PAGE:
When PCs go to buy things, they have to pay 25-100% more if they are the wrong race. When they get near people they pull their purses/ children/ valuables closer. There are two tier services, and they are directed to the lower tier service. Neighborhood watches shadow them when they get in the neighborhood. Dirty looks at you. When you go to buy something they say "We require a 'local id' for immigrants, especially if the PCs are from the local area and have a local ID. A lot of questions about where you are from, and where you got your accent. People saying they can't pronounce your name. People telling you that they have a friend of your race, and asking if you know them.

These are the little things you can drop into scenes that add some ambience. None of them involve violence or direct racism, but from experience they let the players know the area has some racism without triggering fight or flight.

Overt racism

You know your players, their sensitivities, and their maturity. You should be careful about this. A lot of players are used to using violence to resolve interpersonal problems, and a lot faced racism IRL and want to use violence to punish such people in a fantasy land. From experience this sort of thing often ends in a bloodbath.

If you have helpful NPCs be overtly racist as well, there's a high risk the PCs won't want their help.

They may refer to the PC by a slur, like knife ears for elf, or pigs for orcs, or dire halfling for humans. They may refuse to serve the PC because they're the wrong race. Neighborhood watch might go up to harass the PCs, or summon tactical teams for them. They ask you offensive racial questions like "Do all you humans beat your children?" or "Was it your mother or your father who was a pig orc scum?". There are racist marches against PC races. There are lynch mobs formed to kill problematic members of enemy races. The authorities have a quota of racial minorities they need to arrest, and the PCs are on that quota.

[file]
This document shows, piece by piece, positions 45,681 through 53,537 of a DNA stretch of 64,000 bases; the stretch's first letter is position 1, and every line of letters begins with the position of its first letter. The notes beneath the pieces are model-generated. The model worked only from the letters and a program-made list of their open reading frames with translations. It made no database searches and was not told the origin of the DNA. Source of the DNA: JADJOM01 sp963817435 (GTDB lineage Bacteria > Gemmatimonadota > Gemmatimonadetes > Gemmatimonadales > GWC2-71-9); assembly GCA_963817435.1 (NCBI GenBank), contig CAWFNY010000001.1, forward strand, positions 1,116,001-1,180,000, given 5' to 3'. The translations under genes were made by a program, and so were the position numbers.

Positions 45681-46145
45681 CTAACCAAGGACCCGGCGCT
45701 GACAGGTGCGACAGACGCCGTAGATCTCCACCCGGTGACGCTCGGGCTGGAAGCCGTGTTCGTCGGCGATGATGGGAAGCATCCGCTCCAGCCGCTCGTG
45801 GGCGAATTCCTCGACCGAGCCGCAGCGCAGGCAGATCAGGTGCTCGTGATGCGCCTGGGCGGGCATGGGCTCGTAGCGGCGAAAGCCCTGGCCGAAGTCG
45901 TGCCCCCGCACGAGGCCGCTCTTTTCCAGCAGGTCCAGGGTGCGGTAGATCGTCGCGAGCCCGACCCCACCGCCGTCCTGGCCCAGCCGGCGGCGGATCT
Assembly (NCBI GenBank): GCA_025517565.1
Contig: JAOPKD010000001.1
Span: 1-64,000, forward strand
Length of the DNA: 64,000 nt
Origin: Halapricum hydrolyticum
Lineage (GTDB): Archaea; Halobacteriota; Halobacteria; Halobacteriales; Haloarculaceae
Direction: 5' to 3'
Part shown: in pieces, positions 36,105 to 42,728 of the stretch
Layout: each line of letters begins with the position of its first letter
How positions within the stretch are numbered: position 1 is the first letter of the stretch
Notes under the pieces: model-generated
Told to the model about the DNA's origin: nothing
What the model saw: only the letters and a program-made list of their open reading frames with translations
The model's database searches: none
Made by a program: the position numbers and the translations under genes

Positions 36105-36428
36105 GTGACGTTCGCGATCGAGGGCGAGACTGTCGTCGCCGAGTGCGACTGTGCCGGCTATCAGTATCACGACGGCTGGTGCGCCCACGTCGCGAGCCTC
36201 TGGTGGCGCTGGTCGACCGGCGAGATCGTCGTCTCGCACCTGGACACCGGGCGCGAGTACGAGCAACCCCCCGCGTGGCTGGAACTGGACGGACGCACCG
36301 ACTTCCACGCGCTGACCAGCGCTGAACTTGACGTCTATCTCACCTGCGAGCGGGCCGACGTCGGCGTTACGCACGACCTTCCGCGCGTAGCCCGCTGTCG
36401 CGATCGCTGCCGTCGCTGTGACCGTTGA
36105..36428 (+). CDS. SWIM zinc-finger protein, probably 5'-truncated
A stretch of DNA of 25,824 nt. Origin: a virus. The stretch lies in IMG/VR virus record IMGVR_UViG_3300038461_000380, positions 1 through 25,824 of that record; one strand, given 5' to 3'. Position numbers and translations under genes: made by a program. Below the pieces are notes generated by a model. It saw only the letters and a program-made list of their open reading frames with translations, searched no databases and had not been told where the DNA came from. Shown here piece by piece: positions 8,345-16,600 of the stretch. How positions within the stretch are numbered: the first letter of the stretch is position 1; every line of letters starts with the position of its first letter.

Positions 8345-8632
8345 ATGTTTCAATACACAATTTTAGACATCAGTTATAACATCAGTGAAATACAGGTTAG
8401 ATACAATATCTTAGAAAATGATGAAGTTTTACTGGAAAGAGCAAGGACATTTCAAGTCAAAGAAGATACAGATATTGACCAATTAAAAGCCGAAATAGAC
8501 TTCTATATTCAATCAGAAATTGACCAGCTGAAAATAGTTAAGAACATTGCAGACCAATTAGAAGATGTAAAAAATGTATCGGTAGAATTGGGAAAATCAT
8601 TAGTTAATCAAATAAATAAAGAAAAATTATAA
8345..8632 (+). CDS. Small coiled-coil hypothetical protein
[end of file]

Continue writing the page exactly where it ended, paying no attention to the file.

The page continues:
Again, be careful of this. If you have too much overt racism, there's a big risk your PCs will just kill everyone. It's very disruptive of plots.

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    \$\begingroup\$ "... a big risk your PCs will just kill everyone.", I LOLed. But it is indeed a real risk. \$\endgroup\$ Commented May 30, 2021 at 13:04
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    \$\begingroup\$ Dire Halfling! :D \$\endgroup\$
    – Gus